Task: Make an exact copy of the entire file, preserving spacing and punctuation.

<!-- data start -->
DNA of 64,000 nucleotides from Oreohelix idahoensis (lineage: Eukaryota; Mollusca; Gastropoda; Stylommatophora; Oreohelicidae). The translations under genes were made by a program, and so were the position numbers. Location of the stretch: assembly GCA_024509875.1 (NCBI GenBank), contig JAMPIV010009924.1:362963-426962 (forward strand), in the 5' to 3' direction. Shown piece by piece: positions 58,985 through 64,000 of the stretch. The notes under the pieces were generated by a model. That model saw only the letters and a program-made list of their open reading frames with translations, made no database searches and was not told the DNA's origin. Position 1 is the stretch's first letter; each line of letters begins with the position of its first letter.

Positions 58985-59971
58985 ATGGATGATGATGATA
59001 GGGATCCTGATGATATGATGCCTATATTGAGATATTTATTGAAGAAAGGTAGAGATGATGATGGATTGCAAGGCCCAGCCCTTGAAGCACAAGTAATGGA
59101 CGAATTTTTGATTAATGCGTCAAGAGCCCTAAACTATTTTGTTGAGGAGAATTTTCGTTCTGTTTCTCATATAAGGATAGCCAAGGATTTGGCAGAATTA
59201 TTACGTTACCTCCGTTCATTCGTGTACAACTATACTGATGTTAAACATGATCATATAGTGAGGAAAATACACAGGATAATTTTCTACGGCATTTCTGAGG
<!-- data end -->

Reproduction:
DNA of 64,000 nucleotides from Oreohelix idahoensis (lineage: Eukaryota; Mollusca; Gastropoda; Stylommatophora; Oreohelicidae). The translations under genes were made by a program, and so were the position numbers. Location of the stretch: assembly GCA_024509875.1 (NCBI GenBank), contig JAMPIV010009924.1:362963-426962 (forward strand), in the 5' to 3' direction. Shown piece by piece: positions 58,985 through 64,000 of the stretch. The notes under the pieces were generated by a model. That model saw only the letters and a program-made list of their open reading frames with translations, made no database searches and was not told the DNA's origin. Position 1 is the stretch's first letter; each line of letters begins with the position of its first letter.

Positions 58985-59971
58985 ATGGATGATGATGATA
59001 GGGATCCTGATGATATGATGCCTATATTGAGATATTTATTGAAGAAAGGTAGAGATGATGATGGATTGCAAGGCCCAGCCCTTGAAGCACAAGTAATGGA
59101 CGAATTTTTGATTAATGCGTCAAGAGCCCTAAACTATTTTGTTGAGGAGAATTTTCGTTCTGTTTCTCATATAAGGATAGCCAAGGATTTGGCAGAATTA
59201 TTACGTTACCTCCGTTCATTCGTGTACAACTATACTGATGTTAAACATGATCATATAGTGAGGAAAATACACAGGATAATTTTCTACGGCATTTCTGAGG